Senate: Matt Trotta

Soft spoken and with a slightly wavery voice, one wonders how Trotta fared over his last year as Senate representative. Occasionally awkward in his articulations, Trotta seems like an unlikely choice to represent the often strong viewpoints of the general undergraduate population.


And yet, Trotta has some highly redeeming points. As previously mentioned, this would be his second term in the senate, a committee whose members often have much longer than a year to complete their projects. Trotta has recognized his Senate experience as one of his key strengths and has defined his platform accordingly.


For instance, he speaks (cryptically) of a project to streamline senate processes and explains, with his experienced presence the changes being made will go smoother than with a new candidate. There is no doubt continuity is a strong point to run on in a race for a position like Senate.


Arguably, however, what is most important for a candidate in a democratic race is to have clearly defined ideas about the role and clear plans for implementation of those ideas. Trotta lacks this clarity, citing his ambiguous plans for fiscal responsibility and student exposure backing them up with few solid plans for implementation.


Having experience is Trotta’s strongest point as a candidate in this race, but this point is not strong enough to compete with what is being offered by the other candidates. Against him is his lack of presence–probably his worst fault given the Senate’s primary role is to interact with the extra-university community–and his lack of clear goals. It would seem that continuity is not best in this case.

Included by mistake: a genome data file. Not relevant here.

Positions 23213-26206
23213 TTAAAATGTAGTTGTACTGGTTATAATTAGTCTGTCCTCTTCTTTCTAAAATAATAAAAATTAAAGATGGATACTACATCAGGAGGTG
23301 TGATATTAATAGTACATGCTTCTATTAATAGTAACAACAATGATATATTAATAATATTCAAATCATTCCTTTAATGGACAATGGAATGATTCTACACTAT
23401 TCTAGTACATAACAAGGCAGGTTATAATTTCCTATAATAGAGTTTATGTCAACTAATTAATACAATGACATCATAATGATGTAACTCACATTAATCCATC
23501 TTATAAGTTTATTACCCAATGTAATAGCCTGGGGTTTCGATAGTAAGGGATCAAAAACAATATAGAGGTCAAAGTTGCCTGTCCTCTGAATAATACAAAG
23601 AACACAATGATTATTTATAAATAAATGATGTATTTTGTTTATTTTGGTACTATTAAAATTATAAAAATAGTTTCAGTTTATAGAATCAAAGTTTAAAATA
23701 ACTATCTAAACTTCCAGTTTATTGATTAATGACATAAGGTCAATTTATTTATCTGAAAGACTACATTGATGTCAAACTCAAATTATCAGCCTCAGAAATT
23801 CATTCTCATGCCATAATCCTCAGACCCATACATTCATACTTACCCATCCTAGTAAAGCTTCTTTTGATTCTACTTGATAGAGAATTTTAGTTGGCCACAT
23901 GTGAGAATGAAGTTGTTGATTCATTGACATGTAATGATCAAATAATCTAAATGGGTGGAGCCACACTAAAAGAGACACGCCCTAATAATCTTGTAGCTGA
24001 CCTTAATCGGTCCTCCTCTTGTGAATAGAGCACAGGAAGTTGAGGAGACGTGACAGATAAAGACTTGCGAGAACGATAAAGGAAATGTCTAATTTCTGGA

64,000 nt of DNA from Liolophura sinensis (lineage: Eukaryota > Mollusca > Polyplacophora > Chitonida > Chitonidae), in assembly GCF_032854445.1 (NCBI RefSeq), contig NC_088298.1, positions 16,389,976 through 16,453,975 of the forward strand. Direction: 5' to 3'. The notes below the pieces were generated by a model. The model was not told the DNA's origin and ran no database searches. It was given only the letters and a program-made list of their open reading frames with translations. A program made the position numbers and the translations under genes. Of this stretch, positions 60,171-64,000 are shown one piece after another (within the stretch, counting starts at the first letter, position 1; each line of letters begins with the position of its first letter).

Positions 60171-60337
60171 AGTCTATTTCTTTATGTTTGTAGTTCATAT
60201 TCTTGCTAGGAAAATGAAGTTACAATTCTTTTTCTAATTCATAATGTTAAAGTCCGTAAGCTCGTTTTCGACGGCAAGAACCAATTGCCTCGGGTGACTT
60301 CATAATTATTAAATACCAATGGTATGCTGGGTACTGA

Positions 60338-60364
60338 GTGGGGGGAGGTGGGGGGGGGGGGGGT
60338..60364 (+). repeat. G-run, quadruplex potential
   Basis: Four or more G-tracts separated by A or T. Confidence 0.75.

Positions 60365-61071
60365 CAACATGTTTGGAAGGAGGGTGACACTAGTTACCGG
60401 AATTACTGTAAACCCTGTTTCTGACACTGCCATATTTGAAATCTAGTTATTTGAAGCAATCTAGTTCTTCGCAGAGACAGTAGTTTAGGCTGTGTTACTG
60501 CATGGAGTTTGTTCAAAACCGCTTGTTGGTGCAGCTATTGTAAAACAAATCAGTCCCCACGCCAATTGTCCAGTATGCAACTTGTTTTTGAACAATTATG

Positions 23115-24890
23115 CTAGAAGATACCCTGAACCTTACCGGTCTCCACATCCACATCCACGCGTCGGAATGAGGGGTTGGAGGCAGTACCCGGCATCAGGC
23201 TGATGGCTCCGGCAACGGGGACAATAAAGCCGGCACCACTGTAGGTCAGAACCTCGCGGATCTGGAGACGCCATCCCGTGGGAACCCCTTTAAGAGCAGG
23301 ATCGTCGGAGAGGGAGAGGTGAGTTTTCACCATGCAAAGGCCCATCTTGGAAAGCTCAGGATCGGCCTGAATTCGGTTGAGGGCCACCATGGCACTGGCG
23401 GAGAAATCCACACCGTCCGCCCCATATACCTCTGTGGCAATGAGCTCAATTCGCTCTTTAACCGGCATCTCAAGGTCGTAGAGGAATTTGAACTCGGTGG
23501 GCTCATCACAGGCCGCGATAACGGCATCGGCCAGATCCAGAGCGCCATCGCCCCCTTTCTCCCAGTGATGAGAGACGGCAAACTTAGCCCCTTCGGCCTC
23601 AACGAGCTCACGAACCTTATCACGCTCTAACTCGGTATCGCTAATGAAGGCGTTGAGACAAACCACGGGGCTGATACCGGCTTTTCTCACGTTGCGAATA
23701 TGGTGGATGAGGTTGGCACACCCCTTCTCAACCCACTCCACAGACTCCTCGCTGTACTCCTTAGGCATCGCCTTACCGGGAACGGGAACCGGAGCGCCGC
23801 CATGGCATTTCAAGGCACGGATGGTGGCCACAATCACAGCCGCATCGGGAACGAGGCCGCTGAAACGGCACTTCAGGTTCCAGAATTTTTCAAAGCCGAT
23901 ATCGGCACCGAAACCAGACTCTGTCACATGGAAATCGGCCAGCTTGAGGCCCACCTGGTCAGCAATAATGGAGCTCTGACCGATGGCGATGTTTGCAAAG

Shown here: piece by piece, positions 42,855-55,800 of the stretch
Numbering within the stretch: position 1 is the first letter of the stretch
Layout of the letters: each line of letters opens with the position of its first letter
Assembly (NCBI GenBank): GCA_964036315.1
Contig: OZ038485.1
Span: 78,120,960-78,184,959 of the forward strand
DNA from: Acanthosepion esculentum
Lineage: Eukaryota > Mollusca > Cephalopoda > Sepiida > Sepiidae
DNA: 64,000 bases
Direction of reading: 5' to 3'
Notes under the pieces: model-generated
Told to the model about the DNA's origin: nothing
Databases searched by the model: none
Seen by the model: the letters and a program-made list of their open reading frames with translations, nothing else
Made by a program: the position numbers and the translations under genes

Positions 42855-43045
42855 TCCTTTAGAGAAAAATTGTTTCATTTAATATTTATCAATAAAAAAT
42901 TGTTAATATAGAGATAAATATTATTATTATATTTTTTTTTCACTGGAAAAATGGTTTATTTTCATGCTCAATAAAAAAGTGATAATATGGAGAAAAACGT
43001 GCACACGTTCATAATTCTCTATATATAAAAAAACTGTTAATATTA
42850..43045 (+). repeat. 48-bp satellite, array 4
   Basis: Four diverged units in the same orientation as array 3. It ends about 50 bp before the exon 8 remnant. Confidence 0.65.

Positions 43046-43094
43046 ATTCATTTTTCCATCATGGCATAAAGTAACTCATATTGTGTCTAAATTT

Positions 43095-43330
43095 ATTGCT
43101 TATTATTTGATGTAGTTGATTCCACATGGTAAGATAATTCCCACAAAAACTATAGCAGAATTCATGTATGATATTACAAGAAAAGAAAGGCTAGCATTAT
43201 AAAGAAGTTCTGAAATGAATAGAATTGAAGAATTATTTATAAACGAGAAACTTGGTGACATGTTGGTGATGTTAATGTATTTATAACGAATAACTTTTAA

How will your position on senate help students?


“Right now, we’re working on two projects. One of them is student exposure. Having an experienced member that’s already working on this, it is good to have continuity. Also, we are working on a project to streamline the senate.”





What student issues need to be represented in the senate?


“The senate has an obligation to look out for the fiscal responsibility of students. We want to be an advisor to the government about how the university is standing, not just what they read in the papers, but behind the scenes.”





Why should students care about the SU senate representative position?


“It’s important to have somebody represent students. we have representatives from the community, we have representatives from alumni. As an advisory board to administration, there is a fair amount of sway that we can have.”

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